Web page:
Shining a Light on Mental Illness: How Patient and Provider Texting Can Help

Shining a Light on Mental Illness: How Patient and Provider Texting Can Help

Those that treat individuals with mental illness understand the importance of communication. Medical directive compliance can be a hard battle. Real-time communication is a great asset to have. Imagine how helpful patient and provider texting could be.

As much as mental health providers would like to simply give out their number to patients, that’s not a viable or compliant solution. When physicians want to keep close tabs on patients, technology has to be the answer. Looking at the best way for communication that instantaneous, secure texting answers the need. Patient and provider texting should be an initiative for your organization.

Demand for Mental Health Rising, Access to It Waning

Even though the current culture has become more accustomed to talking about mental health, that doesn’t mean there are always options. Those that do get care don’t always benefit from well-staffed facilities. A study from just last year from NYU Langone determined that even though the need for mental healthcare is rising, access to it is waning.

The study supports what many already know. Resources are thin in the area of mental health. While the study doesn’t completely answer the question of “why.” It’s most likely a combination of factors, including shortages in psychiatrists and other mental health providers along with increased costs of care not covered by insurance.

Since care teams have greater patient loads, it would be impossible for them to see all their patients in-person regularly. They need a new approach like secure texting. With patient and provider texting, clinicians can engage patients directly. It can eliminate so many return trips to the office.

Expanding from Face-to-Face Interactions

The time practitioners spend with their mental health patients is important. It’s a time to review symptoms and discuss care plans.  This compounded with the need to see so many patients in an allotted amount of time means not every question can be asked. While the patient may be having a good day when he sees the doctor, the next day could be different.

But physicians may not even hear about these at all. Unless, you make it easier for patients. Easier is texting. If a patient can pick up the phone and send a message explaining his/her difficulties, healthcare professionals can respond with recommendations for medication or other care. When patients allow for noninvasive monitoring of symptoms, the care plan is more relevant and has support behind it in the form of communication.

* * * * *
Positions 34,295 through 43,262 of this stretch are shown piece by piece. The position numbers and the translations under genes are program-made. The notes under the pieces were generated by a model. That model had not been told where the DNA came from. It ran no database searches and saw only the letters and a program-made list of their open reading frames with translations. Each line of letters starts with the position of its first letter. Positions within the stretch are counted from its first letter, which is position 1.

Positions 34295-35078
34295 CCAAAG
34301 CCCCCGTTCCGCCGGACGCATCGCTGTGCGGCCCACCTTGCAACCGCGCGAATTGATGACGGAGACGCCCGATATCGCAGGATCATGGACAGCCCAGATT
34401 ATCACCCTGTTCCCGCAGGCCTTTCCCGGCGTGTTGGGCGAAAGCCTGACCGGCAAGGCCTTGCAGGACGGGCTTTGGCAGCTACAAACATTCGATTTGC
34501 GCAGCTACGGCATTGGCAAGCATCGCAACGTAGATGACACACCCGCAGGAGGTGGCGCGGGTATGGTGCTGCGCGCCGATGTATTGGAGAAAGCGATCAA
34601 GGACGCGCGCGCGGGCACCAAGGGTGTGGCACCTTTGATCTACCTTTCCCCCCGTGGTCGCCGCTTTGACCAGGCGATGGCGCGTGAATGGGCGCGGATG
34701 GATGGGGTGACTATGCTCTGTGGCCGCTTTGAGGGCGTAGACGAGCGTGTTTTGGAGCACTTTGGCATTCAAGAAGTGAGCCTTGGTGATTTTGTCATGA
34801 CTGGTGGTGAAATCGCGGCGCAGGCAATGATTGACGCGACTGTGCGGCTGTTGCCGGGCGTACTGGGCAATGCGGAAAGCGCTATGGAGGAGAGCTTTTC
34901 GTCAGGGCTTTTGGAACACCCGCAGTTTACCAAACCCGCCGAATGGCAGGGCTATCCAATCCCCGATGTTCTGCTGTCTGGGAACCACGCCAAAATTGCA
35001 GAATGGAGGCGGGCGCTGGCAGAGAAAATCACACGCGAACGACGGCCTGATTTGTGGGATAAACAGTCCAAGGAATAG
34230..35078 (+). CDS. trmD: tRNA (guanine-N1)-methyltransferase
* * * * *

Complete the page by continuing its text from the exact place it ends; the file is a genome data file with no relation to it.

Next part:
Medication Compliance

The proliferation of medication to treat mental illness has become quite significant in the past few decades. It’s also become more common with one in six U.S. adults taking some kind of psychiatric drug, the largest percentage being anti-depressants. That’s a tremendous amount of medications to keep up with. Some individuals, depending on the severity and nature of their disease, may take two, three, four, or more medicines. For any patient under the care of a physician and prescribed psychiatric drugs, medication compliance is necessary for it to help.

Unfortunately, non-compliance with medication is a big problem in mental health. A study published in World Psychiatry looked at ways to enable and encourage better compliance with medication.

A pilot study used a monitoring technique of looking at sleep and activity data as well as any refusal to take medicine. It’s another way to use secure texting as an aid. You can have regular check-in and medication reminders via text messaging. You can ask questions about the patient’s mental state at the time, too. This leads into the next era in messaging, as another channel to collect healthcare data.

Beyond Communication, Secure Texting Can Impact Care

Having a quick way to alert care teams about new symptoms or emergency situations, adds to the record of the patient and could be a way to help them more long-term. Beyond just communication, you are recording data. This data can then be uploaded to the Electronic Health Record (EHR). Mental illness can be cyclical. If doctors spot trends with data collection, they could then adjust medications or increase therapy sessions to counteract a probable episode.

Patient and Provider Texting: How to Start Now

The first thing to consider is what functionality you want to have on secure texting application. It should be a flexible platform that allows photos to be shared as well as text. And, it must all be HIPAA-compliant. No communication should be visible on a personal phone outside the app and all content is sent with dual encryption.

You’ll also want to make sure it’s easy for your patients to use, as you’ll be asking them to download it. A good user experience for them will be important for adoption.

To upload conversations and images to the EHR, you’ll need to find a system integrated with your platform or that is EHR agnostic.

Then it’s all about trying it out and seeing how it works for you and your patients. It’s time that everyone sees mental health the same as you, that it’s as important as physical health. Find better ways to connect with your patients today. Check out what we do at QliqSOFT to make that happen.